CDH: Investors shrug USD vs. RMB conflicts

The chief financial officer of the Chinese firm said during PEI’s CFOs & COOs Forum Asia that its LPs have become more satisfied with how CDH handles conflict of interest issues between its USD- and RMB-denominated funds.

Li Guo, chief financial officer at Chinese private equity firm CDH Investments, said her LPs are less concerned about the conflict of interest arising from the fact that the GP is managing both RMB- and USD-denominated funds than they were four years ago.
Speaking at PEI’s CFOs & COOs Forum Asia held in Hong Kong Wednesday, Guo said she has seen the attitude of LPs change toward the issue, and that the most difficult time was actually back in 2007 when the firm told its LPs about the RMB fundraising plans.
Of course, transparency is the number one factor to reassure LPs, Guo said.
The Chinese firm has set up “clear rules and principles” as to how the investment team would allocate the funds and a “proper corporate governance to ensure that the rules and principles will be followed”, Guo said. “We also have very timely disclosure and full reporting with our advisory committee members and investors.”
In addition, Guo thinks the most important part of the alignment of interest lies in making sure the key terms of the fund limited partnership are consistent in both USD and RMB funds.
“This would ensure the investment professionals not putting one fund’s interest higher than the other one,” she said.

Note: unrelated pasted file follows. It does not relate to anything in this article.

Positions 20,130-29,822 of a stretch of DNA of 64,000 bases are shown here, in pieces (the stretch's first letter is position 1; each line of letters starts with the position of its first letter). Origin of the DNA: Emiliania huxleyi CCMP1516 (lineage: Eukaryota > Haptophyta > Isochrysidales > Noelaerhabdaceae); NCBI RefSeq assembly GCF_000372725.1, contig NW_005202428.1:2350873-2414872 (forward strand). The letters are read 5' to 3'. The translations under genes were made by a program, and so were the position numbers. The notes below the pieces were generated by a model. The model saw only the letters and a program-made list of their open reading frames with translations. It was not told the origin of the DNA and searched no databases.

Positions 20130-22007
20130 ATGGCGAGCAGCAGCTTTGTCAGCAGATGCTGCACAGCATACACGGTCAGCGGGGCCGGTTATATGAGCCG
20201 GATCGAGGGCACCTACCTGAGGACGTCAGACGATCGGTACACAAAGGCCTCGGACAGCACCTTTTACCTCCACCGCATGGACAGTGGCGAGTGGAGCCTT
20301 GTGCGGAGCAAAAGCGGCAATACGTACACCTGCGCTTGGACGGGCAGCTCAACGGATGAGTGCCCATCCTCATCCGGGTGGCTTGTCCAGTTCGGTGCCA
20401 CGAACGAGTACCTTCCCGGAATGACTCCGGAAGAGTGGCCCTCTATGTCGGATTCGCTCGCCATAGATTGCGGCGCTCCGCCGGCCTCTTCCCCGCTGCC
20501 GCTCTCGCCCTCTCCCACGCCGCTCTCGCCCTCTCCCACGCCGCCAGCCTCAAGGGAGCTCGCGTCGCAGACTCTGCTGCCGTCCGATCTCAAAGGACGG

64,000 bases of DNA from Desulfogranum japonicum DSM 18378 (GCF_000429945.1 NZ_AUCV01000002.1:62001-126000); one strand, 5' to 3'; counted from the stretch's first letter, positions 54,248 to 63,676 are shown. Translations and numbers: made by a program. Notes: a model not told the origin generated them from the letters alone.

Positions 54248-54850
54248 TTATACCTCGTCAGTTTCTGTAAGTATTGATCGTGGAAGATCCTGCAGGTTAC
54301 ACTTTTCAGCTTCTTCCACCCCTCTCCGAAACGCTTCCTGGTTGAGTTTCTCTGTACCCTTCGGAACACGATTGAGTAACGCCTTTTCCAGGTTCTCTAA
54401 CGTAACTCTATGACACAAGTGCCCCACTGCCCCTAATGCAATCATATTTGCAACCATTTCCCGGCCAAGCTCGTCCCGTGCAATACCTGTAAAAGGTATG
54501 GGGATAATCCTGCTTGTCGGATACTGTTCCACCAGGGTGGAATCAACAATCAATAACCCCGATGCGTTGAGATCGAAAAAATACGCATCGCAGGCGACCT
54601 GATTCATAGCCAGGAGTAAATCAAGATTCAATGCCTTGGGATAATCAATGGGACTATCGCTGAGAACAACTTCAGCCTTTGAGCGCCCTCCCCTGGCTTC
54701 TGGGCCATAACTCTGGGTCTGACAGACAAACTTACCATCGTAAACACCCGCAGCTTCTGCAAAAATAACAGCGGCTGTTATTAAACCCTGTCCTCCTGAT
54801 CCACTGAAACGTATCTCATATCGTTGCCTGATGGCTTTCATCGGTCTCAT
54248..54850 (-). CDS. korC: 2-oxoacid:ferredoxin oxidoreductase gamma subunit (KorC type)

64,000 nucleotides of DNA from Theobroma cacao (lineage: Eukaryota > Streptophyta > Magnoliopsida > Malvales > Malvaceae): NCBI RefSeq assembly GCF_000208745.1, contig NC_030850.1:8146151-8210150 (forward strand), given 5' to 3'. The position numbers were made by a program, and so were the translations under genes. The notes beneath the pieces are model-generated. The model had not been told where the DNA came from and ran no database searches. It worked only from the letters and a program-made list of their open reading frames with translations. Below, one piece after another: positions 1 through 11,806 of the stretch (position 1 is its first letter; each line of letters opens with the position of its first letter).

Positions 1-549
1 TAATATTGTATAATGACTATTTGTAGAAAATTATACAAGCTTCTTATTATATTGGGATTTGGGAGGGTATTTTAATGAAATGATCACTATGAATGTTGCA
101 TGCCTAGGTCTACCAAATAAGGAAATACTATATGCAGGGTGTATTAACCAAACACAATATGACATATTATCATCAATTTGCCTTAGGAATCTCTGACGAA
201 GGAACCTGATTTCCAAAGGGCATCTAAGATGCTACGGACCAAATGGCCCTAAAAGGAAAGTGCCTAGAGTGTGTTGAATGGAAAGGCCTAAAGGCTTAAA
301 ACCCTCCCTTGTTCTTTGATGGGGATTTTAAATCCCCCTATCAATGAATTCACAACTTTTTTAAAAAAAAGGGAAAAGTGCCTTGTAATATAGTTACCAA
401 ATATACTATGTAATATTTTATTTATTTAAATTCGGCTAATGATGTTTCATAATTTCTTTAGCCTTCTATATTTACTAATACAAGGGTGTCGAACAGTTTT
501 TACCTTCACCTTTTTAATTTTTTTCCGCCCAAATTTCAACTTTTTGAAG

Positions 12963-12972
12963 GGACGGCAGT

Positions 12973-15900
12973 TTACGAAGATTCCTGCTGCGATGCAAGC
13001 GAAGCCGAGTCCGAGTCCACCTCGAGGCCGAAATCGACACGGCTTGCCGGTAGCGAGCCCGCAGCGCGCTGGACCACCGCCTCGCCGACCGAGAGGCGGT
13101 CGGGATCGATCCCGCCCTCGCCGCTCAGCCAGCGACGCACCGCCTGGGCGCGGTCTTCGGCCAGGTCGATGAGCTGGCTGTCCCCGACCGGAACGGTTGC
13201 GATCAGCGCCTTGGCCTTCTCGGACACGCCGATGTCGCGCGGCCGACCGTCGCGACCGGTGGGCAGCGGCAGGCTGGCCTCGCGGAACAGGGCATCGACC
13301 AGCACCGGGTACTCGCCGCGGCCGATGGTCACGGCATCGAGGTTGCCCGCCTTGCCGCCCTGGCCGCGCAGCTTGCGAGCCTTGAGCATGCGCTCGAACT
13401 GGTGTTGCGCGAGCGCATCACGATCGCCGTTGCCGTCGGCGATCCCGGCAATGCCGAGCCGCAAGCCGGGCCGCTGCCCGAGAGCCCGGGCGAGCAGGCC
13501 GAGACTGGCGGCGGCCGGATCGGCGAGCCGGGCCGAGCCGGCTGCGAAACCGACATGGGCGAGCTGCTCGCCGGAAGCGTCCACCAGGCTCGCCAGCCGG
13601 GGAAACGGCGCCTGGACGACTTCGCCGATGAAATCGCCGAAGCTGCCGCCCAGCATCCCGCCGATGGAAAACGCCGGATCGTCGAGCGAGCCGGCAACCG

The firm also tells its LPs to look at things in a longer-time horizon.
“We cannot guarantee the same investment pace for both [USD and RMB] funds in the same year. But based on our experience for the past three years, the investment pace in our USD and RMB funds is quite similar and comparable,” she said.
Guo added that having both RMB and USD funds actually add to the firm’s competitive advantage because it could provide a “competitive efficient capital structure” to the target companies.
In fact, decisions on whether to deploy USD or RMB a lot of times are business driven, according to Guo. Because of the difficulty and uncertainty of listing on China’s A-share market, many entrepreneurs still prefer USD investment so they can list in Hong Kong or overseas.
“I’d say the investors are quite satisfied with the results, because they do see the competitive advantages in both of our [USD and RMB] funds,” Guo said.